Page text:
The worst-case scenario for all concerned is when an interpreter is requested at the last minute, mid-trial, with a witness already on the stand and the judge and jury waiting. Neither the interpreter nor the home office knows who the parties are, what the case is about or how long the testimony may last. The more unfamiliar the interpreter is with the subject matter of a witness's testimony, the more room there is for contextual error. A witness may pronounce names, dates, places or other references in a hurried or sloppy manner, and the resulting confusion may not only lessen the witness's credibility but also affect the interpreter's accuracy and composure. Planning ahead will eliminate these occurrences.
Conflicts of Interest
Recommendation: If legal argument about an interpreter conflict arises, the judge may simply inquire of the interpreter if he or she is under oath to interpret well and truly, completely and impartially. If the answer is in the affirmative, the judge may instruct the interpreter to proceed regardless of what the parties may perceive as a conflict.
An interpreter has the obligation to inform the parties of any previous out-of-court contact with the case.
Whereas attorneys sometimes consider it a conflict of interest for an interpreter to interpret for both defense and prosecution witnesses, it is not unusual for this to occur, especially with lesser-known languages in which interpreters are hard to find. Interpreters are sworn to interpret accurately, fairly and impartially, no matter for whom they are interpreting. Thus, once under oath, an interpreter may work for either or for both sides at the direction of the court.
An interpreter on a case should not be a witness for either side. Only the judge may ask for an expert opinion regarding a matter of interpretation or language.
Interaction and Protocol with the Court
On the rare occasion when an interpreter, despite a natural reticence to interrupt the proceedings, requests permission to speak or to clarify something., it will be done in the third person so as not to confuse the record. ("The interpreter would request...")
For example, an interpreter needs to bring it to the court's attention if:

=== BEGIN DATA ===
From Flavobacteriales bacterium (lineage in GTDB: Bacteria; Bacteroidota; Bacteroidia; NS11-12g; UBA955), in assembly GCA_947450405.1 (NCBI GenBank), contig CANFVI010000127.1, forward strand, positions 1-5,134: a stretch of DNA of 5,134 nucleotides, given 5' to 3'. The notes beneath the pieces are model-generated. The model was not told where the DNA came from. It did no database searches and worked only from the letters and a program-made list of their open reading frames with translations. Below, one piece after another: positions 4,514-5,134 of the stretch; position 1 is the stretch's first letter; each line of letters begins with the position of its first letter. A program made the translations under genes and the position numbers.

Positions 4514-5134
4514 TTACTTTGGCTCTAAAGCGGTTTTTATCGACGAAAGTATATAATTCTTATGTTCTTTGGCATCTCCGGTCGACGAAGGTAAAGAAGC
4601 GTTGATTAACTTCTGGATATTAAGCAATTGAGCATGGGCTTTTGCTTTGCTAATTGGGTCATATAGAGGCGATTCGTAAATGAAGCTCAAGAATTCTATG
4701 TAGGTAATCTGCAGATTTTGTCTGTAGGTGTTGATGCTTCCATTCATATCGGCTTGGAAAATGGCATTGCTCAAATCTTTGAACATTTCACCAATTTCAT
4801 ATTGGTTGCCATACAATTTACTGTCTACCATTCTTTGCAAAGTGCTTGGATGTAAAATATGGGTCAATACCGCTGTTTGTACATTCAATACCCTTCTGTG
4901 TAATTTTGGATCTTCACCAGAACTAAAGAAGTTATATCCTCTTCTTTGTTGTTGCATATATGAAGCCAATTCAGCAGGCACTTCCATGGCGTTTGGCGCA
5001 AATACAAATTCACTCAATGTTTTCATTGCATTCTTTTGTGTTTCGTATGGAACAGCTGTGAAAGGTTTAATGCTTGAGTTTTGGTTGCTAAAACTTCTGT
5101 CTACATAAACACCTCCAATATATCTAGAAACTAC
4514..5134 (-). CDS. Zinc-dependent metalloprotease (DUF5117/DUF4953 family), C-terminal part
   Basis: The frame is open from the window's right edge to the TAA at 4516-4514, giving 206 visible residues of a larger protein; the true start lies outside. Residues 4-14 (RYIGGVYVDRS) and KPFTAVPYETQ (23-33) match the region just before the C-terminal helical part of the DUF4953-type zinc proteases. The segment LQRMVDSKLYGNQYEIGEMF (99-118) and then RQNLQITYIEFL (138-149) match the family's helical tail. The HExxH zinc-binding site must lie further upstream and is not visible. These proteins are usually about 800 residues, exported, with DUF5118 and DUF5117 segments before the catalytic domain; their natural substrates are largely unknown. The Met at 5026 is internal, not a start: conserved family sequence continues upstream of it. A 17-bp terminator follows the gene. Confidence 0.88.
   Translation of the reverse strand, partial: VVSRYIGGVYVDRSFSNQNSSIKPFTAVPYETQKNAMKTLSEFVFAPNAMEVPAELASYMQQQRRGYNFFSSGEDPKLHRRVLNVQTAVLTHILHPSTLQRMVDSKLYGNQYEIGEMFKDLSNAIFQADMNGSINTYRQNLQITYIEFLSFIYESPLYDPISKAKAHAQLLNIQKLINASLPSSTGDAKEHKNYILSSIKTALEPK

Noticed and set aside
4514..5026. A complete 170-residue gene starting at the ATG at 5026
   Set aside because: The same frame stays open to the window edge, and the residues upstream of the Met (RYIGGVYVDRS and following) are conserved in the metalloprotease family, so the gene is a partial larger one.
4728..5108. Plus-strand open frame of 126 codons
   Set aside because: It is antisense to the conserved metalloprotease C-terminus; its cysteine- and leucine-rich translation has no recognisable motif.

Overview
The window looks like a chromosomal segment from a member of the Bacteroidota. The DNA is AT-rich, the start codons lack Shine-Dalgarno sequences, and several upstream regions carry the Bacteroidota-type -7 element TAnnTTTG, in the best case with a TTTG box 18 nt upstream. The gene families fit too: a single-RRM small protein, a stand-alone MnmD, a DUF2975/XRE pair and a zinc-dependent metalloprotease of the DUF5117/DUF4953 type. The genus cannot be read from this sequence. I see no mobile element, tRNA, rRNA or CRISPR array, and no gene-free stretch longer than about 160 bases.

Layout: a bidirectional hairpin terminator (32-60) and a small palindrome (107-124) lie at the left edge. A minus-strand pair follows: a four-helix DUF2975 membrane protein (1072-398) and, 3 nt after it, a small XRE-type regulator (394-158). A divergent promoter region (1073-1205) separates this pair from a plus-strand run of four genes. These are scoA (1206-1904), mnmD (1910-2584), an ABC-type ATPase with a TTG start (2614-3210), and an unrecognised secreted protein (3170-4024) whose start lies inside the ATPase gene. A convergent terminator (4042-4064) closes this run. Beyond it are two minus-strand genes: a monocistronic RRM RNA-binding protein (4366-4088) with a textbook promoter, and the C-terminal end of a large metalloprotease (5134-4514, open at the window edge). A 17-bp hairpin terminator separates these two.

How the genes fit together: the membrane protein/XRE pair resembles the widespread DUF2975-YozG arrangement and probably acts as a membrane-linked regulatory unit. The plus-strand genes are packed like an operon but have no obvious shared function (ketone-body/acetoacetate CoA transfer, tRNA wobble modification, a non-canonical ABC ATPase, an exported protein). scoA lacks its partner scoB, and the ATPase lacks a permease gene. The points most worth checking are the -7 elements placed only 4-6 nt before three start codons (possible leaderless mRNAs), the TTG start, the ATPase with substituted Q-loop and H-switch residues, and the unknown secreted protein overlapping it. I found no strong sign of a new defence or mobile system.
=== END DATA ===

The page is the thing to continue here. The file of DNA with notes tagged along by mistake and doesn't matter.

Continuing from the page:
- A word or phrase the witness uses is unfamiliar or ambiguous and cannot be translated without further inquiry;
- Unspecified pronouns make the subject of the sentence unclear (singular or plural, male or female);
- A reference is unintelligible or slurred pronunciation not fully understood;
- The witness is attempting to engage in ex parte conversation and needs to be instructed not to speak to the interpreter ; or if the witness answers before objections are ruled on and needs to be instructed as to when to answer.
On rare occasions, an interpreter may ask to approach the bench if something needs to be brought immediately to the judge's attention. For example:
- The witness speaks an unfamiliar language or dialect;
- Specialized subject matter is beyond interpreter's competence;
- A correction needs to be made of previously interpreted testimony;
- An uninvited interaction with a juror has taken place;
- A problem arises that seriously compromises the accuracy of the interpretation, or the fairness of the trial (eg., a material error in a foreign language document or tape transcript).
Correcting the Record
Interpreters always use judgment and common sense in choosing from among several possible interpretations of a phrase. Context is always crucial to one's interpretation and word choices. An occasional error is inevitable, because an interpreter cannot be as fully aware of the context as the witness. In addition, some witnesses do not fully express what they mean.
In the event of a sidebar to discuss alleged erroneous interpretations, judges should keep in mind that attorneys are not language experts and have particular interests at stake.
An interpreter should correct a mistake as soon as possible, lest the error be compounded, but is never supposed to correct mistakes made by the questioner or witness. Hesitation or ambiguity in the original are necessarily reflected in the interpretation.
An interpreter will let the judge know if there is a need to correct a previous interpretation and follow the judge's instructions regarding stating the correction for the record.
Publications available online:
For a judge's checklist on managing interpreters during trial, see:
For a view from the bench of interpreting issues, see: